Surrogacy In Other Countries: What You Need To Know

Most couples that decide it’s time to start a family follow the conventional route of a woman allowing herself to become pregnant and giving birth to a baby nine months later. Unfortunately, not every couple can take this route easily, as obstacles, such as specific medical conditions, for example, make pregnancy too risky.

Fortunately, surrogacy, where another woman agrees to become pregnant on behalf of a couple, is a ready, well-established alternative. Over the years, many hopeful parents have chosen surrogacy, and quite a few of them in recent years have decided to go abroad and undertake their surrogacy journey in another country. But why?

Here’s what you should know about the differences in surrogacy that may be present in other countries.

Surrogacy Laws Differ From Nation To Nation

There are two primary reasons that couples consider going to another country for their surrogacy needs. One of the primary reasons is getting more choice or control over their surrogacy options. The reason for this is simple: Different countries have different legal structures in place for surrogacy, and sometimes, the legal framework for what a couple wants isn’t available in their country.

For example, in France and Germany, surrogacy isn’t legal at all, so couples there have no option within their home nation. In Canada, surrogacy is permitted, but only “altruistic surrogacy,” which is a type of surrogacy in which surrogate mothers volunteer themselves for pregnancy with no expectation of financial reward. While their living and medical expenses may be covered, they usually do this out of a sense of compassion for someone else. In such countries, the number of women who choose to do this purely for charitable reasons is understandably small, often limited to close friends or relatives agreeing for a friend or family member.

However, other countries allow for what is called “compensated surrogacy.” This type of surrogacy offers significant financial recognition for the surrogate mother. Because of this, regions that permit this type of surrogacy also tend to have a much higher pool of medically suitable candidates willing to take on the surrogate mother role.

So, for many couples who don’t want to wait until a candidate is available, going to another country and using the compensated surrogacy method is one way to eliminate years of potential waiting.

Surrogacy Costs Differ From Country To Country

Another thing couples should know about surrogacy in other countries is that the second primary reason people consider going abroad is cost. Thanks to the fluctuation in currency values from one country to the next, what would be regarded as very expensive in one country may be more affordable in another.

A surrogacy agency or clinic in Georgia, for example, would accept payments in laris, the local currency. As a result, American dollars, or even European Euros, go a long way in this country, despite the fact that the country still has access to world-class medical facilities and experienced medical staff. For the equivalent treatment and medical support, people would pay considerably less than they would in a region such as California in the United States.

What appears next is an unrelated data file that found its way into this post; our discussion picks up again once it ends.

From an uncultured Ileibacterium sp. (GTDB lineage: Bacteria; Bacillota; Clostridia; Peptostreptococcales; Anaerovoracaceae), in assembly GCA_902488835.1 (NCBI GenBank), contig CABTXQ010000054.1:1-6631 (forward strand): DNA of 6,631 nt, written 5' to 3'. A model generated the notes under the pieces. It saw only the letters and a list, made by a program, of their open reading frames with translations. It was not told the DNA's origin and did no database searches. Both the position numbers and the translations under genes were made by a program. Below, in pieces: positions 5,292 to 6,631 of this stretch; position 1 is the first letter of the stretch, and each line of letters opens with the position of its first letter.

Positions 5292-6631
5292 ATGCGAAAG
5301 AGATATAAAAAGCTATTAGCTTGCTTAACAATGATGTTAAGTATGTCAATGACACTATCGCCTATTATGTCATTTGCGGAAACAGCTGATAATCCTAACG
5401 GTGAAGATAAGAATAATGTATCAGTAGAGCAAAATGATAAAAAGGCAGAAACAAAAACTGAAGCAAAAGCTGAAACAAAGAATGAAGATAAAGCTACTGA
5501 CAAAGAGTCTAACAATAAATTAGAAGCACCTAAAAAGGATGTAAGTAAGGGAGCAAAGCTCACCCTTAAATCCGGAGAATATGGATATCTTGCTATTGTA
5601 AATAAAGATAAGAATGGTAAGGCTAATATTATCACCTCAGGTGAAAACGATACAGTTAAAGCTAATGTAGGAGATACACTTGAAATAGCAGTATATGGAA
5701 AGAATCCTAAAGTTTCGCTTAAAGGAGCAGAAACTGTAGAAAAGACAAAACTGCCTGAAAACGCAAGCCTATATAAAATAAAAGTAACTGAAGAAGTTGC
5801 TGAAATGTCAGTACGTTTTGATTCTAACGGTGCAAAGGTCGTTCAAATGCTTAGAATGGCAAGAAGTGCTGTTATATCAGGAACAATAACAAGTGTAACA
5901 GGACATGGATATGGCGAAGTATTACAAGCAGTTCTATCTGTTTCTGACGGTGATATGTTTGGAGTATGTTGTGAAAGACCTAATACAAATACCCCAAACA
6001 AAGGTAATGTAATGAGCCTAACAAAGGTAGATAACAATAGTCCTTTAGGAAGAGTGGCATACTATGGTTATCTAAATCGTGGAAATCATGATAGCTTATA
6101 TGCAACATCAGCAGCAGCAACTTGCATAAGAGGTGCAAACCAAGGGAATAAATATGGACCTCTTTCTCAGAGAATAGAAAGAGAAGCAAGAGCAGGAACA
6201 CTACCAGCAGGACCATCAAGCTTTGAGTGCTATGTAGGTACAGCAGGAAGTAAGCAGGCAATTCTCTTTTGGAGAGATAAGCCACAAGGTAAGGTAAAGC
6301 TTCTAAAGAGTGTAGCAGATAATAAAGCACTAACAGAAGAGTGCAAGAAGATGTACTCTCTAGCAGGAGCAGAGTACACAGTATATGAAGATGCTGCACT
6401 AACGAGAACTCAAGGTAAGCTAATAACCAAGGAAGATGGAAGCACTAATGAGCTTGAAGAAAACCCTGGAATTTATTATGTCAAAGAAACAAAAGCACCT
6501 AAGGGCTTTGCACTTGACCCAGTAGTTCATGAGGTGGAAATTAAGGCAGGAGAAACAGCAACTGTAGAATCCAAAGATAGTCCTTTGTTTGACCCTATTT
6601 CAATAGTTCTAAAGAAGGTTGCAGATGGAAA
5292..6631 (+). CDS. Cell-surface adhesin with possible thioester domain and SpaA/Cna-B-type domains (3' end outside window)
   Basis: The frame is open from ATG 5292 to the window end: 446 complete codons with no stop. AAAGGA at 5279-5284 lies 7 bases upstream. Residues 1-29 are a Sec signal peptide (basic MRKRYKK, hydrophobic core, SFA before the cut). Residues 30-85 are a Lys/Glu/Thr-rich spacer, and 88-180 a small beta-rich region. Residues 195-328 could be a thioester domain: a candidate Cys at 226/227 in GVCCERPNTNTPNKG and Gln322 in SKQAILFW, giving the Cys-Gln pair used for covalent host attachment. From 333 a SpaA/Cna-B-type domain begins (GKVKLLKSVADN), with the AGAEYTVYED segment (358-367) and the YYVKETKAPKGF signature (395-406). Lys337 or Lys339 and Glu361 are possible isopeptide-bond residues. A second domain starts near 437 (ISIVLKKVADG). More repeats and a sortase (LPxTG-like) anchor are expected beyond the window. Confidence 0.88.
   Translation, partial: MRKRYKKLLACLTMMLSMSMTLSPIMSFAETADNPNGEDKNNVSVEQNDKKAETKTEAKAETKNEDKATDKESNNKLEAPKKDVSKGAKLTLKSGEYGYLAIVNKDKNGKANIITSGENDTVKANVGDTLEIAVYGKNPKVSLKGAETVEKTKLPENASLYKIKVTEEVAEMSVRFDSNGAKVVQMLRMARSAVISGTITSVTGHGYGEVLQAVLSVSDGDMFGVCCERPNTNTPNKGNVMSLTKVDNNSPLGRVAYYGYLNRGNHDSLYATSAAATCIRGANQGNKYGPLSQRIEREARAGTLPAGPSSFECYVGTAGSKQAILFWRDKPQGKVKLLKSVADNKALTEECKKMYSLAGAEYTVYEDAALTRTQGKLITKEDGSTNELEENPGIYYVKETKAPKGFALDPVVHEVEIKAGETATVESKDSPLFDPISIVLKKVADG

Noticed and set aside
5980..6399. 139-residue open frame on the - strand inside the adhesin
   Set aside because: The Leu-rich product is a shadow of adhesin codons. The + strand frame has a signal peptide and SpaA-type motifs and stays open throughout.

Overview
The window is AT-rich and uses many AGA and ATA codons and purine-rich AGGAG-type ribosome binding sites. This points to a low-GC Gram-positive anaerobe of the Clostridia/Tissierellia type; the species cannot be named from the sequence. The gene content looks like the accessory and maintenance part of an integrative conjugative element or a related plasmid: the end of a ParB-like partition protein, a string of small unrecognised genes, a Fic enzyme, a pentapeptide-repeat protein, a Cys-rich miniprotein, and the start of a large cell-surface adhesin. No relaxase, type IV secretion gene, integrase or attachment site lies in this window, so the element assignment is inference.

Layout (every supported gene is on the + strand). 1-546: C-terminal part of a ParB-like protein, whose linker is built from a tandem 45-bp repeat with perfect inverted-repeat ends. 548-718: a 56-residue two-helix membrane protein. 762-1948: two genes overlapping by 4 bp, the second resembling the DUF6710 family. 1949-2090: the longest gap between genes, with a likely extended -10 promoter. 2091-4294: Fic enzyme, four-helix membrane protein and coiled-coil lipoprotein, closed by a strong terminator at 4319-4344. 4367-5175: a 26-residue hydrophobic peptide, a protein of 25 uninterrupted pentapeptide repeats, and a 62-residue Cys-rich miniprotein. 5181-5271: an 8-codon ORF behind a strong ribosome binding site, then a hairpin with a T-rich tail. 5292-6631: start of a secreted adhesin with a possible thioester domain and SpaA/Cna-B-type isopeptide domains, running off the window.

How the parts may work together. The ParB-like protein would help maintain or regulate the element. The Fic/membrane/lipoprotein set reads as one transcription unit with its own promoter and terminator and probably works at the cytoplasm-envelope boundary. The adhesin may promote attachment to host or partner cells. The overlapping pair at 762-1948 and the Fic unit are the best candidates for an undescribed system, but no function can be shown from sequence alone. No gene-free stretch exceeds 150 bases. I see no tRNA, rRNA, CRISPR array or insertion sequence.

Getting Started

For couples who are thinking about surrogacy in other countries, the first step once you’ve decided on this course of action is to figure out exactly what kind of surrogacy you want and then see which countries and surrogacy clinics or agencies offer the services that best align with your interests.

So, for example, if you want a compensated surrogacy, then you should already be crossing several countries off your list. If you know, you want compensated surrogacy using the in vitro fertilization procedure because you’re interested in a baby with a direct line of genetic descent from you and your spouse, then that once again will narrow down your choices.

Finding The Right Relationship

After compiling a list, the next step for surrogacy in other countries is to contact prospective clinics or agencies and see what kind of communication and dynamic is possible. If you need to communicate in a preferred language, then now is the time to start eliminating candidates. So, for example, if you’re more comfortable with French or Mandarin Chinese if the surrogacy agency you’re in communication with can’t accommodate that, you should move on.

While it may not be necessary for you to be comfortable communicating with the surrogate mother in a preferred language, it is vital that you be comfortable doing so with the surrogacy agency.

Legal Concerns

A final consideration for surrogacy in other countries is what legal measures need to be taken after the birth. Citizenship of a newborn baby is not automatically granted just by taking the baby home to the intended country of residence.

Without taking the proper steps beforehand, an infant can be declared “stateless” and not allowed to enter a country, leaving parents in a dilemma. Always ensure that you and the surrogacy agency you work with know what to do regarding citizenship issues.